Few would argue that over the last five years the major search engines have made enormous strides in improving their coverage of the open Web. They now find new sites more quickly, re-index them more often and even provide searchable access to non-textual content. It's all very impressive and very much for the good. However, as we all well know, too much information can be as much a curse as a blessing. That's why so much effort has been invested in trying to improve the precision of search, an effort often referred to as "improving relevancy." Providing a list of Web pages that contain a keyword or phrase is no longer considered innovative or even particularly valuable. Value is now embodied in identifying the most relevant Web pages for searchers. Every major search engine has its own secret sauce of techniques, processes and algorithms to devine relevance, and they seem to be getting better every day. But this isn't where the battle for search primacy ends, not by a long shot.
The next phase in this competitive battle is to get more paid content under index. Opening shots in this battle have already been fired by both Google and Yahoo. Lexis-Nexis used to run an ad campaign in the early days of the Internet touting that it held far more data than the entire Internet. As a competitive response to the Web, it missed the whole point, but it does underscore another one: even at this late date, some of the most important, powerful and useful content is still not to be found through search engines. This may be the simple explanation why content aggregators continue to do well despite the long shadows cast by the big search engines: their content is valuable and not available elsewhere.
To its credit, the content aggregation industry realized years ago that this distinction would not provide protection forever, which is why they've upped the ante, moving beyond delivery of raw data, and even moving beyond the search precision issue to focus on the biggest value-add of all: making data truly useful. OneSource built a nice business by taking on the hard work of integrating disparate databases to create highly comparable company profiles. Alacra has a nice niche providing customized data feeds to clients for use in their internal systems. Factiva continues to develop increasingly elaborate and powerful taxonomies that can even be extended to the internal data of its clients. LexisNexis builds virtual company profiles drawing on its vast data warehouses.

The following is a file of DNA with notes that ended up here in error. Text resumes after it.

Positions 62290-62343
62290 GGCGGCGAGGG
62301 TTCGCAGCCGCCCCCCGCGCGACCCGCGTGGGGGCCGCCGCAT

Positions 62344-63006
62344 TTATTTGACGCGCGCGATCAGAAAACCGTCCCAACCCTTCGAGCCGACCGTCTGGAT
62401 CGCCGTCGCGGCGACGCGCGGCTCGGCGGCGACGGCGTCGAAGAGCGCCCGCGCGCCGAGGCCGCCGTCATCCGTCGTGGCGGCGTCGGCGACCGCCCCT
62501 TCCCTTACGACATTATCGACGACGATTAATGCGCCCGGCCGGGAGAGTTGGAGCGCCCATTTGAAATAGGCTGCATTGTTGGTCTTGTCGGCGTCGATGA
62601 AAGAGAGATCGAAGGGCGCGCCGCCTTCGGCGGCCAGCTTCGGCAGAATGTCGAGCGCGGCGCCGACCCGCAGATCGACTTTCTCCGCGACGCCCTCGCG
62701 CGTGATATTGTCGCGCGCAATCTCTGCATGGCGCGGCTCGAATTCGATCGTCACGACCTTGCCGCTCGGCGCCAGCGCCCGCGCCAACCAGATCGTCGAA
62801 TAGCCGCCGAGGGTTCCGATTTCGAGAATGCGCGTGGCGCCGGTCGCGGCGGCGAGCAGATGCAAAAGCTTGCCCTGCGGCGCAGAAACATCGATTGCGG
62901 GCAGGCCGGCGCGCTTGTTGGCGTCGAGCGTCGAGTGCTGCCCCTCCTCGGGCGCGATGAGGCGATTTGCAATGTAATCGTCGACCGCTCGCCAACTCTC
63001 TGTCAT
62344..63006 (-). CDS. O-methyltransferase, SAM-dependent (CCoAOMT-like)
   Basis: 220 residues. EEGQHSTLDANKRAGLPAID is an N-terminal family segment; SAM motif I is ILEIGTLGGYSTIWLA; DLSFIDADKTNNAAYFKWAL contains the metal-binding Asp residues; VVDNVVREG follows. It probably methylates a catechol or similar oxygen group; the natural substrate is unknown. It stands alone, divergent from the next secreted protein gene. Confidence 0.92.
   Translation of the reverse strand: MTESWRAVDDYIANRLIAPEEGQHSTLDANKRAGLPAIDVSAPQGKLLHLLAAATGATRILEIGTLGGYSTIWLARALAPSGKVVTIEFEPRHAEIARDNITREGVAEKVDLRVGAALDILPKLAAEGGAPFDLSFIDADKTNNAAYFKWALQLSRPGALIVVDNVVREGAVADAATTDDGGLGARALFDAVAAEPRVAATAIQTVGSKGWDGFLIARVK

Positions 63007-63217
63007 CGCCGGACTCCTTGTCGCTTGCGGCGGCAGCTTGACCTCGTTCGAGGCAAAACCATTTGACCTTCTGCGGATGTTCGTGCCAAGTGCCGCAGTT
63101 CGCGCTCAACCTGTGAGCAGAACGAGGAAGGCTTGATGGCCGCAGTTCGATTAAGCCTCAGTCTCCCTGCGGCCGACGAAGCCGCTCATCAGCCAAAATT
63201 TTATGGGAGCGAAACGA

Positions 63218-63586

Interestingly, publishers are jumping on this bandwagon as well. Gale is now out with a product that assembles content from across its range of databases to present deep and comparable profiles. infoUSA is also jumping into the fray, having become a recent convert to the power of data mining to deepen its databases.
Where's this all heading? I think once the gee whiz factor of all the new content assembly technology wears off, it will become evident that the marketplace has moved beyond giant, one-size-fits-all databases. No matter how big, deep and accessible a database is, the fact remains that engineers, purchasing agents and analysts need different data different ways, and it's unlikely that anyone will cook up a single product that will keep them all equally happy. And just as there is growing user sophistication in terms of data elements and search interfaces, so too is there growing sophistication in terms of the overall dataset. Users are going to value 98% coverage of what really matters to them over 80% coverage of everything in the world. All this suggests to me that the future of search looks vertical. Business success will be a function of limited coverage, tailored to certain specific types of users, and executed very, very well.
Winners and losers in this scenario? Most data publishers already have a vertical orientation, and those that quickly figure out how to deliver data as well as they compile it will be very nicely positioned. Aggregators should have a solid, continuing role serving the distinct market that will continue to need convenient access to broad swaths of content.
It's the search engines that seem to be the ones not invited to this party. They are simply too wedded to serving up the most stuff to the most people. That will still be a great business for them, but it's a different business. And as the data content business gets comfortable with its distinctive place in the market, the industry will see greater stability and a much clearer path to profits.